For traditional Christians, God/Jesus is both a moral role model and moral rule-maker. As a ruler-maker he: (1) defines right from wrong; (2) shows the behaviour and beliefs necessary to be good (usually through scriptures); and (3) gives us motivation to be moral in this world. Virtues for Christians are humility, compassion, and discipleship with an eye to a future reconciliation with God in this world or the next. Many Christians feel morally obligated to evangelise, to bring the ‘good news’ to others.
Contrast this to Judaism: ‘Judaism does not subscribe to the doctrine of original sin, but believes each human being to be born with the potential for doing both good and evil. The individual has to bear the responsibility for his or her actions and life becomes a struggle between the inclination to good and the inclination to evil.’
Morality as Reasoning and Logic
Western philosophy presents a different view of ethics and morality, one based on human reasoning. Since the Enlightenment, philosophers have sought to find a few abstract rules to apply to all moral situations, to allow a kind of moral puzzle-solving. Should you remove the life-support from a person in a coma who has little or no chance of regaining consciousness?
Both popular ethical frameworks, utilitarianism – goodness is evaluated on outcomes – and deontology – correct application of universal rules (concerned with intent rather than outcome), seek to find and apply common abstract laws to all moral situations and dilemmas. Ethical thinking is almost a process of logical decision-making, a rational process of sorting through the choices and their implications. Unfortunately these approaches, in their simplicity, can lead to morally unintuitive solutions – killing one to benefit many or telling the truth to lead to even greater harm.
This almost formulaic approach contrasts with an earlier view of seeking to identify and emulate the qualities of a virtuous person. Virtue ethics, as it is called, was dominant in Greek and Roman times and even into the early Middle Ages. There has been some revival in recent times. Typical qualities of virtue were wisdom, courage, humanity, justice, temperance, and transcendence. Morality was seen as complex and learnt over a long period by emulating the actions of the virtuous, by doing rather than analysing.
Human behaviour and Morality
Modern psychology tells us a different, more complex, story about our behaviours, reactions, and moral intuitions.
Firstly, much to the surprise of many, we actually handle most daily interactions with our environment, including others, automatically and outside of our own self-awareness. Emotional responses and feelings give us some feedback on these interactions. The subconscious has evolved over millions years to respond efficiently and rapidly to a diverse range of stimuli. In computer terms, it is adept at parallel processing. Unfortunately, like all large, highly structured objects, our subconscious is very slow and ‘reluctant’ to change – it is subject to considerable psychological inertia. Furthermore, due to evolutionary demands, our subconscious takes a negative view of the world, alert to any potential physical and social threats, real or imagined. In social terms, personal slights, diminished position and power, increased constraints, in fact, anything that may threaten our well-being is quickly picked up on the subconscious radar as potential threats. As you can imagine, this makes sense in evolutionary terms. It is better to have potentially false positives by running away from a bush moving in the wind than staying around to be another animal’s next meal.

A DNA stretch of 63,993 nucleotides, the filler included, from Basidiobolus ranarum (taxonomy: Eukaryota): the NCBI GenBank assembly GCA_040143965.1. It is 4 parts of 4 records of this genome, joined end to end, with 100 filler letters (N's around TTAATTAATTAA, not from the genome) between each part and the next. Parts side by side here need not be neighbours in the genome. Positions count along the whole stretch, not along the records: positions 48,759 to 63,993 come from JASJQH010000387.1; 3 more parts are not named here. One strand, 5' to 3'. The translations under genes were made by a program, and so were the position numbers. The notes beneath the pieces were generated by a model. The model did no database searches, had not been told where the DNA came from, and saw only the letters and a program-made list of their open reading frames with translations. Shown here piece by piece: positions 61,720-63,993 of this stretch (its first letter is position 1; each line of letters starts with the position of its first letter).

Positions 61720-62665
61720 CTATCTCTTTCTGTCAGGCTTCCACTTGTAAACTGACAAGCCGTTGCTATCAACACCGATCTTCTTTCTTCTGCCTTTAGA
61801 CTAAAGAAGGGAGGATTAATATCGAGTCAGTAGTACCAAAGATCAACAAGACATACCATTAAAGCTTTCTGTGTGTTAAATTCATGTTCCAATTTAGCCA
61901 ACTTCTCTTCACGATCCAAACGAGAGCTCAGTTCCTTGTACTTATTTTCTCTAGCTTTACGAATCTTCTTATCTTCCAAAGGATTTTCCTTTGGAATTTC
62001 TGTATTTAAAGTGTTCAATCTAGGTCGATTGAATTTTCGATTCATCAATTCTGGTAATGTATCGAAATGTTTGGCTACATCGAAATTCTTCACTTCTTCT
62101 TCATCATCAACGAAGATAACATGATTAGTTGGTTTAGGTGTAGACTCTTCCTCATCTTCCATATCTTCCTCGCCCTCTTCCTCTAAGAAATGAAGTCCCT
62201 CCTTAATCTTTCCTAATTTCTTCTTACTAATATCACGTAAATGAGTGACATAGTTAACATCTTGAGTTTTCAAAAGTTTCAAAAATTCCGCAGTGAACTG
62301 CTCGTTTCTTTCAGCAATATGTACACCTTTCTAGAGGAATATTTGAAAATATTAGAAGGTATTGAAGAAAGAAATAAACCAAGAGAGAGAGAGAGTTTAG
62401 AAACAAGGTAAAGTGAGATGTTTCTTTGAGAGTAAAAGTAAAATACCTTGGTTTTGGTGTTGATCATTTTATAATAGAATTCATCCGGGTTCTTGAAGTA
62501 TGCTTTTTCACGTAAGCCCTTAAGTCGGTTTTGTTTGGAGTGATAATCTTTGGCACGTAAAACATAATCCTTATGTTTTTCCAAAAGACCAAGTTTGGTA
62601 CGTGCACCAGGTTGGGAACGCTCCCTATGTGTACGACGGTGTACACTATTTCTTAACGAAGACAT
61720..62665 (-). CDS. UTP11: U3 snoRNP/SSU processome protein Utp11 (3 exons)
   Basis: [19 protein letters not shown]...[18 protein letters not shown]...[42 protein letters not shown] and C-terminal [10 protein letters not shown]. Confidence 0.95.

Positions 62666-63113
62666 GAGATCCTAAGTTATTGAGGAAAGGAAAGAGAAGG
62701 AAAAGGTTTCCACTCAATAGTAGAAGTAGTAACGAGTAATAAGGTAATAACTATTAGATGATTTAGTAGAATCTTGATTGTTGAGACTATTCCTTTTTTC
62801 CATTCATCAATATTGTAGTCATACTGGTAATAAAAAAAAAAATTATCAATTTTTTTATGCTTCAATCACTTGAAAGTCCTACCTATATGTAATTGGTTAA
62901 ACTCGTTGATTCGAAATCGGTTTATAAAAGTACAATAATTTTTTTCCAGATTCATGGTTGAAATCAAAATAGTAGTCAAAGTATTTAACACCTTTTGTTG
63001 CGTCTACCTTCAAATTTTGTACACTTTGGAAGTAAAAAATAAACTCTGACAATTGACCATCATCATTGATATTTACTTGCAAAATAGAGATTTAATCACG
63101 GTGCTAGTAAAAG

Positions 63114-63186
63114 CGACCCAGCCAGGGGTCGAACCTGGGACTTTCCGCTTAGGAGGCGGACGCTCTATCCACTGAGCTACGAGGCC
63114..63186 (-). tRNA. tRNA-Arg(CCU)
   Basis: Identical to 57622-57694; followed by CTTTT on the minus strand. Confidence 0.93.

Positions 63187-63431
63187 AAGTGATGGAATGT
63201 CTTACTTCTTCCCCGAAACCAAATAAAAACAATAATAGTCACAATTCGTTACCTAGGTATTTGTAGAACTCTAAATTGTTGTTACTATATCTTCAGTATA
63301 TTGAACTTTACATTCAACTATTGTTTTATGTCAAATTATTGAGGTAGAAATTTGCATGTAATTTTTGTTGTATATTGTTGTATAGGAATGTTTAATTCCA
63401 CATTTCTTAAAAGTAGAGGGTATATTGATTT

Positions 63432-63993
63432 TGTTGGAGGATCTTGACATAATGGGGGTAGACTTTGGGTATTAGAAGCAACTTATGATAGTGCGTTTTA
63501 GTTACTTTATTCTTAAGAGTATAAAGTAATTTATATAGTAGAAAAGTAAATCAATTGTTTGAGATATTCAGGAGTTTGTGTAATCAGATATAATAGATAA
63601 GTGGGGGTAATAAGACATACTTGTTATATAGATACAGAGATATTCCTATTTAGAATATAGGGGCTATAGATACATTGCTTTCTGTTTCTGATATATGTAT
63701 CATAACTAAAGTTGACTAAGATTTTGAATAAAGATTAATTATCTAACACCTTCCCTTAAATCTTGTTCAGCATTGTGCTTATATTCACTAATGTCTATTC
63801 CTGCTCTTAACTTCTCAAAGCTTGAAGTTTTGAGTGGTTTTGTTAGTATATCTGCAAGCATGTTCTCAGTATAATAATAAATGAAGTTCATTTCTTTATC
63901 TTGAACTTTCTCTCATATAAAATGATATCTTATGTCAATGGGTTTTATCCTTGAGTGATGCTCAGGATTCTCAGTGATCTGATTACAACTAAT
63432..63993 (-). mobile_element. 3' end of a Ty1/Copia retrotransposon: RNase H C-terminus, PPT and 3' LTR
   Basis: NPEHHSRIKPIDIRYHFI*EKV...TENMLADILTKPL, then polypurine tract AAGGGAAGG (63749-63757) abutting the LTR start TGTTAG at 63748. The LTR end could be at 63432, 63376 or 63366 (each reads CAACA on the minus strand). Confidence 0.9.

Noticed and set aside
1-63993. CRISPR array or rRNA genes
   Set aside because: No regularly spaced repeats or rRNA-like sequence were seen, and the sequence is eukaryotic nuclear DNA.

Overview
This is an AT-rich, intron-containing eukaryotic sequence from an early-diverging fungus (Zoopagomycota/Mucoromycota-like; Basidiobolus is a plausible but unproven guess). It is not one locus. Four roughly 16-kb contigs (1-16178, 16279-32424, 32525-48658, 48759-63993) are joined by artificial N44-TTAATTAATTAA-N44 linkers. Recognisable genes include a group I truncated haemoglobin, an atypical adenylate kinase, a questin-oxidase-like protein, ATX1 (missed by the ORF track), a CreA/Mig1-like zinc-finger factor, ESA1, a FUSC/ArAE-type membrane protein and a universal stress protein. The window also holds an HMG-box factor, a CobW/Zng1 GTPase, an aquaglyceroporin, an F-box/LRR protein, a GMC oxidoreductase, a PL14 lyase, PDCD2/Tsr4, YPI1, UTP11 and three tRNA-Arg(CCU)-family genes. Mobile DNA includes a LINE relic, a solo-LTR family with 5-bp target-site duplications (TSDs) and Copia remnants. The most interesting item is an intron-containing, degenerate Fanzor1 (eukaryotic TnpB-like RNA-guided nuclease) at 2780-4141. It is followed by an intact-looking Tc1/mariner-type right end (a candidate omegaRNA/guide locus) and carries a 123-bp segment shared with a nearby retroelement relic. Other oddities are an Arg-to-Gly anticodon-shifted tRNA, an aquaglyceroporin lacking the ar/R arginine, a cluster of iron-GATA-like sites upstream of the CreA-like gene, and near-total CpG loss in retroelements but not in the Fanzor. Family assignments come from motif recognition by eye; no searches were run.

Our consciousness evolved much later to support our subconscious processing, to give us the evolutionary advantages of planning, organisation, and conceptualisation. Compared to our subconscious, our consciousness is rather limited, in being able to concentrate on one thing at a time (despite female claims) and for limited spans of time. Again, in computer terms, it is limited to single-tasking and, probably, is still in beta.
So, a more realistic way of seeing the relationship between our subconscious and our consciousness is, perhaps, using the metaphor of our all-powerful subconscious as an ‘elephant’ with our consciousness considered to be its ‘rider’. The rider cannot directly force an elephant to do certain tasks through a battle of wills alone. It requires years of training of the elephant by the rider, and experimental evidence suggests something similar applies to us. So at different times the rider and elephant can work together as a well-oiled team and, at other times, they can be at odds.